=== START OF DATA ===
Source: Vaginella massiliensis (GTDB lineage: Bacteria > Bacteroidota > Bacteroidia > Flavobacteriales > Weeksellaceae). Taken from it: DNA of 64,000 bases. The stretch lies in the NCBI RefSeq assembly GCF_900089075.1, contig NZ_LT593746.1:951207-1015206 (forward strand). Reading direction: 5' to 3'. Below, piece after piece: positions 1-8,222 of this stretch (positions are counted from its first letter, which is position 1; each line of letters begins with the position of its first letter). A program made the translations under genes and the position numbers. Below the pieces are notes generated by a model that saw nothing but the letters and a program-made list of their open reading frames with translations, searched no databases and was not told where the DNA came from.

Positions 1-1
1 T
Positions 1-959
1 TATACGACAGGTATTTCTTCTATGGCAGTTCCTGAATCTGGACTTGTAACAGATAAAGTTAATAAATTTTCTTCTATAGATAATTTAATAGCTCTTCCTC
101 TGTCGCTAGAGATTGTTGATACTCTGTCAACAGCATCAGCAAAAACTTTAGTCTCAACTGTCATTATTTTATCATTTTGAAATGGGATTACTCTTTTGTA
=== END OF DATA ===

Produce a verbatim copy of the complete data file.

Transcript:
Source: Vaginella massiliensis (GTDB lineage: Bacteria > Bacteroidota > Bacteroidia > Flavobacteriales > Weeksellaceae). Taken from it: DNA of 64,000 bases. The stretch lies in the NCBI RefSeq assembly GCF_900089075.1, contig NZ_LT593746.1:951207-1015206 (forward strand). Reading direction: 5' to 3'. Below, piece after piece: positions 1-8,222 of this stretch (positions are counted from its first letter, which is position 1; each line of letters begins with the position of its first letter). A program made the translations under genes and the position numbers. Below the pieces are notes generated by a model that saw nothing but the letters and a program-made list of their open reading frames with translations, searched no databases and was not told where the DNA came from.

Positions 1-1
1 T
Positions 1-959
1 TATACGACAGGTATTTCTTCTATGGCAGTTCCTGAATCTGGACTTGTAACAGATAAAGTTAATAAATTTTCTTCTATAGATAATTTAATAGCTCTTCCTC
101 TGTCGCTAGAGATTGTTGATACTCTGTCAACAGCATCAGCAAAAACTTTAGTCTCAACTGTCATTATTTTATCATTTTGAAATGGGATTACTCTTTTGTA